Investing and the Serenity Prayer
God, grant me the serenity to accept the things I cannot change,
the courage to change the things I can,
and the wisdom to know the difference.
How are you feeling right now about investing? What words come to mind? With both U.S. stocks and bonds down double-digits since the first of the year, I’m guessing that words like Peace or Contentment did not immediately jump to your mind. Maybe words like Anxious or Uncertain are closer to the mark.
The period since the end of the Global Financial Crisis (GFC), from 2007 to 2009, witnessed extraordinary efforts by global central banks to lower interest rates and flood economies with liquidity, which were extremely supportive of equity markets. In his latest book, Investing Amid Low Expected Returns, Antti Ilmanen, PhD., a well-respected author and researcher at the investment firm AQR Capital Management, describes the period since the GFC as “a time of low growth, low inflation, low interest rates – low everything except realized investment returns.” Indeed, since the beginning of 2012 through 2021, the S&P 500 Index (composed of mostly large cap stocks) returned a compounded annualized return of 14.2%, much higher than the historical average return.
Many investment firms are now warning investors to expect lower returns from stocks in the years ahead. A recent sampling of 10-year future expected returns published by some well-known investment firms estimate annual nominal (not inflation adjusted) returns for U.S. stocks in a range from a low of 2.6% to a high of 5.9%. While we should always take such predictions with a grain of salt, it makes sense that we should certainly ratchet down our expectations from that 14% per year we’ve enjoyed for the past 10 years.
One explanation for lower equity return expectations comes from the investment firm Alliance Bernstein. Taking a longer frame of reference, beginning in 1981, they point out the benefits of falling inflation and interest rates, globalization, growing populations and the widespread application of computer automation. This drove strong equity and bond returns. They put these macro trends together in an interesting graphic, pivoting around the year 2000:
According to Alliance Bernstein, the “tailwinds” that propelled economic growth from 1981 to 2000 are now giving way to the “headwinds” of de-globalization, falling population growth, rising interest rates, higher inflation, and higher sovereign debt levels. All of these will weigh on future global growth to some degree, not to mention the ongoing effects of the COVID-19 Pandemic and the Russian invasion of Ukraine. Lower global growth implies lower investment returns, at a macro level at least.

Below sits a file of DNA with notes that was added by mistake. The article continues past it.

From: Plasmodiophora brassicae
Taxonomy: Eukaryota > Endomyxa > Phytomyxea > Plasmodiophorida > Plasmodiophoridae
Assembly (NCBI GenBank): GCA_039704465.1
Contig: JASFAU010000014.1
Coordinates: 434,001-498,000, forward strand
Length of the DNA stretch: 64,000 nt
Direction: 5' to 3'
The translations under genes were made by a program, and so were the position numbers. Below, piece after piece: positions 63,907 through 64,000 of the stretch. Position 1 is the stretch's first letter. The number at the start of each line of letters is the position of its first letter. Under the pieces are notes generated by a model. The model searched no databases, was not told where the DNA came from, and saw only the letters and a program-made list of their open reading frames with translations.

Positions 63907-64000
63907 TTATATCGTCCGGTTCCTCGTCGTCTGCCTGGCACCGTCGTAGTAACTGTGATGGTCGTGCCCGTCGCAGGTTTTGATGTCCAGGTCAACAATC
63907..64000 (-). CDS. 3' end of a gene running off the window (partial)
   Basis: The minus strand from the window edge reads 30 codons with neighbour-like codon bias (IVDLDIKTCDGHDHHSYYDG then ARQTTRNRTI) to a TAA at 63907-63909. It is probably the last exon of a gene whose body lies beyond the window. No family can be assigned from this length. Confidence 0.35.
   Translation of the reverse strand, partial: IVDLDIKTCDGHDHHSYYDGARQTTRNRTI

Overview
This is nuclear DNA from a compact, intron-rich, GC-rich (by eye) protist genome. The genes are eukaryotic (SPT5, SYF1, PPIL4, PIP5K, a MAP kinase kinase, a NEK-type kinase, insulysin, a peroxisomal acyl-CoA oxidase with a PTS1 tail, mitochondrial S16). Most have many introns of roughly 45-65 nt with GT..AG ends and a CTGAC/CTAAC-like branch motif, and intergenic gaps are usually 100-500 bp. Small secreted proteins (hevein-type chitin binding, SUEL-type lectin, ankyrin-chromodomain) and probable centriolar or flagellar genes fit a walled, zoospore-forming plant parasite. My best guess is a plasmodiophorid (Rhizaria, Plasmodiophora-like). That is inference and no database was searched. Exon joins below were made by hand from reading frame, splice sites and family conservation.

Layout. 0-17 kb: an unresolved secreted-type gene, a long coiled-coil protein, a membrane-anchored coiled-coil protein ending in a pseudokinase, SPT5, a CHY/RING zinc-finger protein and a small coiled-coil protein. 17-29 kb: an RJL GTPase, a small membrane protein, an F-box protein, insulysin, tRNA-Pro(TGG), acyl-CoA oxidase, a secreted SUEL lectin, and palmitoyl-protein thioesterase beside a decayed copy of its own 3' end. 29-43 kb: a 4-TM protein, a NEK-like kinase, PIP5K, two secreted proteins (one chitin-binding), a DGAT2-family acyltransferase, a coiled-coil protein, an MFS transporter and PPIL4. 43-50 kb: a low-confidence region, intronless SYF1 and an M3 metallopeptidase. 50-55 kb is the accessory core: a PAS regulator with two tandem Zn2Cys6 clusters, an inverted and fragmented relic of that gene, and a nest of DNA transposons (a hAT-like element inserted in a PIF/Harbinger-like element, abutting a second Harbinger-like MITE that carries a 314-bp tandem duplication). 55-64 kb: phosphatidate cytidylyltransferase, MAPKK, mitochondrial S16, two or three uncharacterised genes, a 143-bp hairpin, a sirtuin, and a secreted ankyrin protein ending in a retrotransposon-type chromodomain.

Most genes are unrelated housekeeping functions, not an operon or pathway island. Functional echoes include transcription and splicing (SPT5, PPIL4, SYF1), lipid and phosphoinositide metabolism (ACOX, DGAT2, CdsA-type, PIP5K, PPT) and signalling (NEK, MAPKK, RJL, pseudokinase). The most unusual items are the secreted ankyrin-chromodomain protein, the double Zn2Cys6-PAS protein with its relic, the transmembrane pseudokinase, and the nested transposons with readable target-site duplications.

In the introduction to his book, Dr. Ilmanen discusses the prospects of a low-return investment future in the context of the Serenity Prayer. He writes, “Few investors have shown the ‘serenity to accept’ the lower expected returns in the sense of moderating their future spending plans. Many more have shown ‘the courage to change’ in moving into riskier investments when the market no longer offers the expected returns these investors have grown used to.”
David Booth, founder of Dimensional Fund Advisors, speaks to this last point when he writes, “Contrary to what Wall Street wants you to think, there is no method of analysis, no matter how ‘proprietary’ or sophisticated, that tells us what’s going to happen when.” Constantly changing your investments to chase after the latest fad, hot stock tip, highest-performing fund, or highest yielding security is a loser’s game. Booth concludes:
The market can reward us for having faith in our fellow human beings. Investing—like life—is full of uncertainty, but at the end of the day, it’s uncertainty that drives opportunity, and returns. Investing is not about trying to outguess Wall Street or meme investors on which stock will go up or down and when. It’s about choosing to side with human ingenuity and betting on a future that’s better than today—because of the hard work of everyone you know, and the many millions you will never meet.
Ilmanen correctly summarizes all this: “Investing with serenity is not only about calmly accepting low returns [i.e., lower than 14% per annum over the next 10 years]. It is about investing thoughtfully, understanding one’s investment goals, and figuring out best ways to reach them.” I would quickly add that serenely accepting market volatility like we are seeing this year is never easy, but it helps to have a long-term perspective. This is not the first time we’ve seen such volatility, nor will it be the last.
As we’ve mentioned before, your investment plan structure is the key.
It is based upon providing for your needs over the long term with the understanding and expectation that such volatility will always be with us.
Your confidence in this structure should, we hope, continue to help you weather such periods with perhaps less anxiety, or, who knows, even a bit of serenity.
John Finley, CFA, serves as Chief Investment Officer for Coyle Financial Counsel and is responsible for overseeing the investment process. John’s prior experience includes managing institutional fixed-income portfolios for corporations, pension funds, non-profit organizations and foundations at several large, global asset managers. With more than 20 years of institutional investment experience, he is energized by helping individuals understand the role investing plays in meeting their long-term financial goals.
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Investing Amid Low Expected Returns, Antti Ilmanen, Wiley (2022)
 Alliance Bernstein Webinar, Market Insights-Disruptor Series, “Life on the Other Side” (Viewed 6/8/22)
 “Meme Investing? Try Human Ingenuity Instead”, David Booth, Dimensional Fund Advisors, 3/28/22
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